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Let me explain the scenario. We have a legacy C++ compiled .so library. The functions in this library are declared with extern "c" {}, so the library can be used by both C and C++ program, plus, for some reason it was created with--static-libgcc option.

This old library is very old and hard to maintain. Now we haved managed to write a subsitution of it, but in C language. Let's say the old library is called, and new one is For a given bar.o, it can be linked with either old or new to create a executable, say, bar.exe. But the bar.exe can only run with the same .so library it linked before, by the other words, these two libraries are not mutual exchangable.

EDIT#1: I made a symbolic link named to point to or This symbolic link is in LD_LIBRARY_PATH at runtime.

EDIT#2: When I linked bar.o with old and generated bar.exe, if I run this bar.exe with new, it reported error of undefined symbols. By nm these two, I can find out these symbols in old one, but not in new one. The symbols are something like _ZSt4cerr, which is a C++ lib mangled name(I though it was brought by --static-libgcc), and of course the new does not contains those kind of symbols.

EDIT#3: If I just compile and link the C code with g++ instead of gcc, does it make any sense?

How should I implement this?

EDIT#4: Today I managed to compile/link the new C programed libfoo with g++ (with static libgcc, static libstdc++), this can lead to all c++ symbols to be contained in This can make everything run smoothly, but not what I really want.

share|improve this question
Why doesn't it run with the new library? What kind of error message do you get? – Roman D Mar 3 '10 at 12:31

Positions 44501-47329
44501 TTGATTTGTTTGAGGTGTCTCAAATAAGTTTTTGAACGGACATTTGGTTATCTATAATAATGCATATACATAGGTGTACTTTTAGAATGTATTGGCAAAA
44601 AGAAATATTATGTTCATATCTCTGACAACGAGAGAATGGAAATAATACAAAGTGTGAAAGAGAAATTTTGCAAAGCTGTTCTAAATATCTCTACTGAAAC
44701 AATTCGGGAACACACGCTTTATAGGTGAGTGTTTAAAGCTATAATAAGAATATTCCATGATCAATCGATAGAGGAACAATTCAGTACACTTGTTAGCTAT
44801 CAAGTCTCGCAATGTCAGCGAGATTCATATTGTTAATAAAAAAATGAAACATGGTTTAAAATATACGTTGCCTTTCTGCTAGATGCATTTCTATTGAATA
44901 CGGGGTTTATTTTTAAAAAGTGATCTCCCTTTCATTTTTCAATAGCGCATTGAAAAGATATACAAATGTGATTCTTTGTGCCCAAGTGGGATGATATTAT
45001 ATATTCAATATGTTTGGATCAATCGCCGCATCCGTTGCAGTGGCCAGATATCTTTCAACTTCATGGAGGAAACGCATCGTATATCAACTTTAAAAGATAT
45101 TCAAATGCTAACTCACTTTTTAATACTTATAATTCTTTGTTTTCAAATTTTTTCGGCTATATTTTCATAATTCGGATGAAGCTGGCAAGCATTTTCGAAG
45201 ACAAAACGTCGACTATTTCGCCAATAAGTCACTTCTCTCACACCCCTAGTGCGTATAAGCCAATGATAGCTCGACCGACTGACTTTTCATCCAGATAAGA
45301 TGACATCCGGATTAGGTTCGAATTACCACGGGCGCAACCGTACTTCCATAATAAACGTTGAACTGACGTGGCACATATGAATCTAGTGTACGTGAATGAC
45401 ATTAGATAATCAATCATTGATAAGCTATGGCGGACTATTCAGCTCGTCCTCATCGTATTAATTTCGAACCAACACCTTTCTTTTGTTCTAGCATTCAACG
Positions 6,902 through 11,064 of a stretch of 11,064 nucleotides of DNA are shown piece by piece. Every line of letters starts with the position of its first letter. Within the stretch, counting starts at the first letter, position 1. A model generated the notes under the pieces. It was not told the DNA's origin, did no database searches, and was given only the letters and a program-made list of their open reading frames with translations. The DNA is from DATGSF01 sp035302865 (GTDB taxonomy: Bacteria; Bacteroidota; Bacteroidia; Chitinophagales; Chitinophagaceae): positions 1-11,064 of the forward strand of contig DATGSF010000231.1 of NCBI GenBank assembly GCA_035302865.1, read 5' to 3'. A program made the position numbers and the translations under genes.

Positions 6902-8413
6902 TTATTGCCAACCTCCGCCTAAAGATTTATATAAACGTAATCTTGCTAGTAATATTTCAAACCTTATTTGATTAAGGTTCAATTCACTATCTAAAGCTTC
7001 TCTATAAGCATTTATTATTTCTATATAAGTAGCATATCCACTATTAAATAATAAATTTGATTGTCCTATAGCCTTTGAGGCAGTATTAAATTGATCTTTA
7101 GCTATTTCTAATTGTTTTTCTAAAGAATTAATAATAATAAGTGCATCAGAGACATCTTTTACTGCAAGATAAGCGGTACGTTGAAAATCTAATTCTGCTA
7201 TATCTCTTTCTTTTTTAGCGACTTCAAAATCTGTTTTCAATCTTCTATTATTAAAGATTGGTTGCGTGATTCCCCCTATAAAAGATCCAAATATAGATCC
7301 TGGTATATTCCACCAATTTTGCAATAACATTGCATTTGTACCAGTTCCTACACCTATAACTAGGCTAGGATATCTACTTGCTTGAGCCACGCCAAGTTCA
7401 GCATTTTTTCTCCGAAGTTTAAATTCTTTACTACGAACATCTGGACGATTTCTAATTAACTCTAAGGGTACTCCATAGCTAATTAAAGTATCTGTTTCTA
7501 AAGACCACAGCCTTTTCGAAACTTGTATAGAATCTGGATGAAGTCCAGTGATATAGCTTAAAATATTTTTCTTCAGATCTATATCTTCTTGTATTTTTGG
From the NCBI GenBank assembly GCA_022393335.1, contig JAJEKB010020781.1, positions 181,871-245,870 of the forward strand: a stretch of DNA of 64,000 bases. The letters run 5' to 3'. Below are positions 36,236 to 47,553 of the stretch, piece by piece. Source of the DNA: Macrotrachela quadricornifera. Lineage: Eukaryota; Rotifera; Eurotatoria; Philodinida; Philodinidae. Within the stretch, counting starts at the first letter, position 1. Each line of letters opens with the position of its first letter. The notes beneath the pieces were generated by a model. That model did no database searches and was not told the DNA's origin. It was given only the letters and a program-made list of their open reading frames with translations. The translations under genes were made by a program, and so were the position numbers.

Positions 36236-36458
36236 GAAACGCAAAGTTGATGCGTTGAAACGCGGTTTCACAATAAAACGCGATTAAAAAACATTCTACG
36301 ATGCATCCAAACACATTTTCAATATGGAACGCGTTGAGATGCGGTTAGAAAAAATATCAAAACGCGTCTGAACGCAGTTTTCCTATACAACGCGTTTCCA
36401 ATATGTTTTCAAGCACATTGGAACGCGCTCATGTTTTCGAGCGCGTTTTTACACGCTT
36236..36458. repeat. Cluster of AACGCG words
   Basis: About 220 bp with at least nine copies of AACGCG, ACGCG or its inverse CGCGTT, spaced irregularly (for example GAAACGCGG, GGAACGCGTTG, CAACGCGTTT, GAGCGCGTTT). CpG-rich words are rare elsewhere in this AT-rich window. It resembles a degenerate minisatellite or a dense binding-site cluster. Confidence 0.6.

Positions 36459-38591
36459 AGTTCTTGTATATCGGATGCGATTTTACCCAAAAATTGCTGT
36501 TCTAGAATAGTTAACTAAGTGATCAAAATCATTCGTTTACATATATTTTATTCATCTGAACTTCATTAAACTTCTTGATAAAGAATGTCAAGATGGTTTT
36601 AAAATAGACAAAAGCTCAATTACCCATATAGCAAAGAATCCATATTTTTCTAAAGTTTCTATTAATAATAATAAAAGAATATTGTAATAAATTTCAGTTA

He's not getting an error message. He's fixing something that isn't broken, just clunking loudly. – graham.reeds Mar 3 '10 at 12:57
Please refer to EDIT#2, I have updated my question. Thanks! – solotim Mar 3 '10 at 13:12
Anybody know the solution here? I really really need one. Thanks!!! – solotim Mar 4 '10 at 8:18

If you build and link with the new one, can you get it to link with the old one? It sounds like you generated a binary compatible library, but only in one direction.

share|improve this answer
Yes. If I build and link with the new library, produced bar.exe can run with both old and new library. But why? – solotim Mar 4 '10 at 2:33
This means that the header files of the new library depend on less symbols than those of the old library. might provide some more insight in what and how of binary compatible shared libraries. – Jan Mar 4 '10 at 12:42

Edit#2 helps.

Basically your bar.exe is trying to do the C++ runtime initialization for that library.

You will have to, at a minimum, provide empty implementations of identically mangled names so that the bar.exe can dynamically search your .so and find/call them.

If you are less lucky, you might need to actually have those functions do something meaningful that the up-level code interprets as success.

Good Luck

share|improve this answer
Or, simpler answer, C .so replacing C++ .so is not practical...? :( – solotim Mar 4 '10 at 2:39

give them same name and put into different directories. use LD_LIBRARY_PATH env. variable to set directory with desired library before any other directories.

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